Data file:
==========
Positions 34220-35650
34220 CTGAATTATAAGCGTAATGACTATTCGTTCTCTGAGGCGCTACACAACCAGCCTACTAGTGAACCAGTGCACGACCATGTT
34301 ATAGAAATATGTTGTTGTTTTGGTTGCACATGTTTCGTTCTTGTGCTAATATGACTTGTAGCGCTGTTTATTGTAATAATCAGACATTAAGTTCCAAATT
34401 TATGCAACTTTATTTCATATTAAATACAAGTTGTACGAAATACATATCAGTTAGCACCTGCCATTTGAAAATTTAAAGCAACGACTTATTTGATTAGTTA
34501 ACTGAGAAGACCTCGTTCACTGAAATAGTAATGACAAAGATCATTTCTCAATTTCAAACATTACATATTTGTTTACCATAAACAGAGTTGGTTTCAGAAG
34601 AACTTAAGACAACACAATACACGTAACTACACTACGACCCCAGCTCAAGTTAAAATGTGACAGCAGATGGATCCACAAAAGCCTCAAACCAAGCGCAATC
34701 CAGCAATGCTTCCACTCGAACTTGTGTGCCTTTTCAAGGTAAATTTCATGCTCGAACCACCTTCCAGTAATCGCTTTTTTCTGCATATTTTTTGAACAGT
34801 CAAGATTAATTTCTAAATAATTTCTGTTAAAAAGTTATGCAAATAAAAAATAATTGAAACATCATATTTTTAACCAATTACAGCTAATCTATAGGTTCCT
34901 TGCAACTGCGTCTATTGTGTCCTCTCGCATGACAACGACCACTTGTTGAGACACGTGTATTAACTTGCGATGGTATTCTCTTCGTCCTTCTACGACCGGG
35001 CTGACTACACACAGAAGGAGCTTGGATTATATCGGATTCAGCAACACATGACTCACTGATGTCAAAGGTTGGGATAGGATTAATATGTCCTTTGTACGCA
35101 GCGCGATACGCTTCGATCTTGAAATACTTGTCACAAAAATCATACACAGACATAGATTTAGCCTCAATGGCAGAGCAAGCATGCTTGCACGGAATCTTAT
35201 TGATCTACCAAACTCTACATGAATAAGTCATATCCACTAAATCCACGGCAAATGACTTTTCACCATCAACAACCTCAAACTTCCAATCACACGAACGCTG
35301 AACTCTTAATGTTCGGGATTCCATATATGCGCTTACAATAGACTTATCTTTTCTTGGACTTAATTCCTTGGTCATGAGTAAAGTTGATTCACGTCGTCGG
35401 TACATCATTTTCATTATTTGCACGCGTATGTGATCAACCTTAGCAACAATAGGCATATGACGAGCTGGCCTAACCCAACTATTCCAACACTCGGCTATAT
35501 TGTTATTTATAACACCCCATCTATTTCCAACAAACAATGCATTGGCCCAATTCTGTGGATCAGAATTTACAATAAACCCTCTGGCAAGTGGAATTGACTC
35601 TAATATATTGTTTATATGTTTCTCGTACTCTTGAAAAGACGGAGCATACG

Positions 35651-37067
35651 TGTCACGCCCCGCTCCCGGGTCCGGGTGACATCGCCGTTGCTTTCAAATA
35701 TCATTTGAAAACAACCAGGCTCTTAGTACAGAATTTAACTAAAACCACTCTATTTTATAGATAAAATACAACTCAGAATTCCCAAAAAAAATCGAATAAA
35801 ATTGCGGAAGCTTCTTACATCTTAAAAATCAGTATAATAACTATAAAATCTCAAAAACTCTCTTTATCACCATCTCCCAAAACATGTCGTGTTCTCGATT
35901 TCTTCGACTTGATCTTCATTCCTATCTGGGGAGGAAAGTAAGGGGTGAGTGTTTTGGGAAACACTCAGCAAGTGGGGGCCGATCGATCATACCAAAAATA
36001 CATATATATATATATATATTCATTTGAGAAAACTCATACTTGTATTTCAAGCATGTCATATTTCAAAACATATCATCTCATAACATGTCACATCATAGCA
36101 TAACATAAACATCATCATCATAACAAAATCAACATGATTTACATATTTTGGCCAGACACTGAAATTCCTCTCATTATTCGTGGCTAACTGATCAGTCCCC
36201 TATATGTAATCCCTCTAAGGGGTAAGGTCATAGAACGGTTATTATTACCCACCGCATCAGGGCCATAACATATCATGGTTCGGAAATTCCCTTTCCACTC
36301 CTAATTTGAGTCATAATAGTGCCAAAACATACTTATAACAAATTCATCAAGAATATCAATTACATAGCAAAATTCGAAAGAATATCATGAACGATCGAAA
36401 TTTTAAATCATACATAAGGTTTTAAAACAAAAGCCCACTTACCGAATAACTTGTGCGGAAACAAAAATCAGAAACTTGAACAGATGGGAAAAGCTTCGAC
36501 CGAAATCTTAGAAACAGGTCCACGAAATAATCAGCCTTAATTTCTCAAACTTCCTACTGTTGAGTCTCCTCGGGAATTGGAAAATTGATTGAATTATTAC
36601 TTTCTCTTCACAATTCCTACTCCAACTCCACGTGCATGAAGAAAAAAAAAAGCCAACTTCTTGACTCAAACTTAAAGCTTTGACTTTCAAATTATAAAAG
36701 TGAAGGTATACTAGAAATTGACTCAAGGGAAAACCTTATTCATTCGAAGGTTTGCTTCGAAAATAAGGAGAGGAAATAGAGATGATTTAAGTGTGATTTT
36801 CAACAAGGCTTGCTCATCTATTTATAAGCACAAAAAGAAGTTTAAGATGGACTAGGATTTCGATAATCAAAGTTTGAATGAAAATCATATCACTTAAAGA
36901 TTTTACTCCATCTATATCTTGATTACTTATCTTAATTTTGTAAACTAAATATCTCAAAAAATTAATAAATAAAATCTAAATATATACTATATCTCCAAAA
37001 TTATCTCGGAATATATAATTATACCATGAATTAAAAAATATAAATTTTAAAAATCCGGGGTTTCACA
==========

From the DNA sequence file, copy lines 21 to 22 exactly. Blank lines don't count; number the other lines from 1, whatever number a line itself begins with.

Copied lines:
35901 TCTTCGACTTGATCTTCATTCCTATCTGGGGAGGAAAGTAAGGGGTGAGTGTTTTGGGAAACACTCAGCAAGTGGGGGCCGATCGATCATACCAAAAATA
36001 CATATATATATATATATATTCATTTGAGAAAACTCATACTTGTATTTCAAGCATGTCATATTTCAAAACATATCATCTCATAACATGTCACATCATAGCA